Last September, Erhard apologized for posting a message on a Facebook page urging locals to boycott businesses that support BMS, referring to the city as “Crooksville.” It resulted in an attempt to remove her from office in a petition drive.
She said her concerns about the group center on a lack of financial accountability. The councilwoman said if the group wants donations using tax dollars it should provide bookkeeping, invoices, receipts and other records showing how the money is spent.
“We figured out they've received close to $1 million from the city and the county over the years,” she said.
BMS Executive Director Natalie Kahler could not be reached at press time.
Councilman Blake Bell was also concerned the funding request was placed on the agenda at the last minute: “It is troubling that we found out about this today” as we're going into budget negotiations, he said. “In any other situation this is not good.”
Mayor Pat Brayton accepted responsibility for the scheduling, adding, “The buck stops here.”
Erhard also demanded to know how Brayton can tell who gets the money.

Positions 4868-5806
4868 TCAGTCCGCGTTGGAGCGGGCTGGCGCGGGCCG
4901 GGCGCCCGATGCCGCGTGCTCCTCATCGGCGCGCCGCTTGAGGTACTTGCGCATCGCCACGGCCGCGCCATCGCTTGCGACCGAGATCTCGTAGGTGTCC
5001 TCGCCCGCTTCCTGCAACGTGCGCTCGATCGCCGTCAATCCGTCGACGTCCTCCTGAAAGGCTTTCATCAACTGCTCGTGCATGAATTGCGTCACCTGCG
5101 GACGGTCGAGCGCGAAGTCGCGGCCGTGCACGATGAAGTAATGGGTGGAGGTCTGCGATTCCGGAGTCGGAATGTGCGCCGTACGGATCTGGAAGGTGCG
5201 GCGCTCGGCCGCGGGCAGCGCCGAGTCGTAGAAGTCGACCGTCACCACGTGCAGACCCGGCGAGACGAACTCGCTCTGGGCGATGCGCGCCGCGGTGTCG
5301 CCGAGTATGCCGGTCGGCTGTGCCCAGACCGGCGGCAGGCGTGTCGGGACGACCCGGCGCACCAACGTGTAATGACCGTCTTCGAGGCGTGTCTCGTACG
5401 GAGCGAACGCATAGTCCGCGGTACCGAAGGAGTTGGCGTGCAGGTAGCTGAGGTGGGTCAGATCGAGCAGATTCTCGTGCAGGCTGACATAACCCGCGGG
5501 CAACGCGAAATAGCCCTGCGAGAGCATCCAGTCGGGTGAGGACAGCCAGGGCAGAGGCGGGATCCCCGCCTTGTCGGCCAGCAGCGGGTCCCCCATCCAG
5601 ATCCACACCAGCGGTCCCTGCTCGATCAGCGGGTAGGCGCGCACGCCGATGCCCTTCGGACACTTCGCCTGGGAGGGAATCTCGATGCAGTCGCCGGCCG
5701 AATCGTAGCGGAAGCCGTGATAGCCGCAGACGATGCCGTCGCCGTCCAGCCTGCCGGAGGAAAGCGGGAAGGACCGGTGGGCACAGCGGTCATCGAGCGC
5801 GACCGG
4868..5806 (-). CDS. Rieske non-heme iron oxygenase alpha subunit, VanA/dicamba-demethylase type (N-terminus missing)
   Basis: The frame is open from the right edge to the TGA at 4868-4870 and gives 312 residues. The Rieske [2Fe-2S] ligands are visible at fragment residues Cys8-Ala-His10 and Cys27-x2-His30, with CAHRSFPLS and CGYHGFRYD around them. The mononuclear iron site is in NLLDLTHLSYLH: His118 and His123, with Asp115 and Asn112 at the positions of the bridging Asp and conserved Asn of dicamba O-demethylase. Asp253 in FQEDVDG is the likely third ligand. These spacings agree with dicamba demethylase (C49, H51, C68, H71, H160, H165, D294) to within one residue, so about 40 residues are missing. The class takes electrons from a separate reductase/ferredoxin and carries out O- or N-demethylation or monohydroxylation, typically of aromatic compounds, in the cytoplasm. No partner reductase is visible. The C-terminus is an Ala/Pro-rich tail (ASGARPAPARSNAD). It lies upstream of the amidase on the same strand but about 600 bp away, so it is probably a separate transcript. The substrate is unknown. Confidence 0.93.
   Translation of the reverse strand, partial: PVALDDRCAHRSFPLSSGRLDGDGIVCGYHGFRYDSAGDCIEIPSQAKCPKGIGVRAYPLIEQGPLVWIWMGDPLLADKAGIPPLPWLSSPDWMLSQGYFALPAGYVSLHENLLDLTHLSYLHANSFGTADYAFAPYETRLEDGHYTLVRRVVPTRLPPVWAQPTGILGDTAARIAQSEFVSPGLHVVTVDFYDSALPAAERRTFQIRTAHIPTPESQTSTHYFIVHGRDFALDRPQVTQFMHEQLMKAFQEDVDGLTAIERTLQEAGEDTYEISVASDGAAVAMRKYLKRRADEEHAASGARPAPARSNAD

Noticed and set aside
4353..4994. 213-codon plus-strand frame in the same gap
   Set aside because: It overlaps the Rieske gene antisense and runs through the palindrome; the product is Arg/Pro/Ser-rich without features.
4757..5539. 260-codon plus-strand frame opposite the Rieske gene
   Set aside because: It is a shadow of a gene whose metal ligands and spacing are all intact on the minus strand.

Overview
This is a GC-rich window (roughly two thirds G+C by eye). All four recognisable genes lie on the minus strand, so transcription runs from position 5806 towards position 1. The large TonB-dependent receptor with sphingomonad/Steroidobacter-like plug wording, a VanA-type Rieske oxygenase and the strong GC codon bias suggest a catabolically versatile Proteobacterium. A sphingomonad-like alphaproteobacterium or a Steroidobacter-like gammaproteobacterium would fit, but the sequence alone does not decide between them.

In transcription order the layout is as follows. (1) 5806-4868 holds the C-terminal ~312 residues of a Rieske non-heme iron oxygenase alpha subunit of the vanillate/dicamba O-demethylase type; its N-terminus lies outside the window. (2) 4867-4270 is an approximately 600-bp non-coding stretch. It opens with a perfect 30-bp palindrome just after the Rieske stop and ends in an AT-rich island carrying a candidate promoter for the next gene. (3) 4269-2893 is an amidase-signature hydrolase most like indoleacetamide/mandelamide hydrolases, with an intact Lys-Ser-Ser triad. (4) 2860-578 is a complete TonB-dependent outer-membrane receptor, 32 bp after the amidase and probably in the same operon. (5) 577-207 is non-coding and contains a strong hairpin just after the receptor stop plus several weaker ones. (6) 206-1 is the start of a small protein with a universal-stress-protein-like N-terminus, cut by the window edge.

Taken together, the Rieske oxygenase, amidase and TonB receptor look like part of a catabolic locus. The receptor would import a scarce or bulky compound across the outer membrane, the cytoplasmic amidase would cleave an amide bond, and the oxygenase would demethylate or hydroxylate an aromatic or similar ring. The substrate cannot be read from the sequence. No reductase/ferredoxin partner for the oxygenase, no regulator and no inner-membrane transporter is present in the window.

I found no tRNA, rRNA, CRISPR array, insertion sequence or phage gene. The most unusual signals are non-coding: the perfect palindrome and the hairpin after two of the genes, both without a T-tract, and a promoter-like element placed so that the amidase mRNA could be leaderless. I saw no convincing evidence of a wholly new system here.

“I sign the checks, so I do know who it's made out to,” Brayton said, adding the recipient is also designated in the city budget.
The council voted 3-2 to make a $50,000 contribution to BMS from the city's General Fund, with Erhard and Vice Mayor Robert Battista dissenting.
The attorney's contract wasn't the only one needing revision, according to Erhard.
Noting the city is looking for a permanent city manager, she also wants the council to amend the contract for that post by removing the stipend Brooksville pays to help cover costs of a vehicle. Typically, the city manager frequently has to drive out of town to conferences, seminars and other meetings as part of his duties.
As was the case with Vose, Erhard's request came after she criticized acting City Manager Ron Snowberger for his handling of a request for money from BMS. Brayton placed that discussion on the Sept. 20 council meeting agenda.
She did not specify if the proposed change would apply to Snowberger.
However, Erhard has criticized his performance since taking over two months ago, and she added him to the list of people who were responsible for the BMS funding issue.
Snowberger responded he relied on Vose’s legal opinion. “For you to come out and say you're holding me responsible is irresponsible. I have no responsibility in this,” he stated, adding he was offended by her comments.
Regarding Vose, Brayton said he thanked the firm for “staying with us until we find another attorney, and for their service.” He noted some firms charge $150 for every phone call compared to Vose, who saved the city money by charging a flat retainer fee no matter how much work they handled.
Erhard continued to lament what she described as a pattern of abuse she has suffered during her six years on the council.
“I get blocked, I get bullied, I get sued, and now I've got an ethics violation,” she said. “Council once a week gives me a hard time because I ask questions.”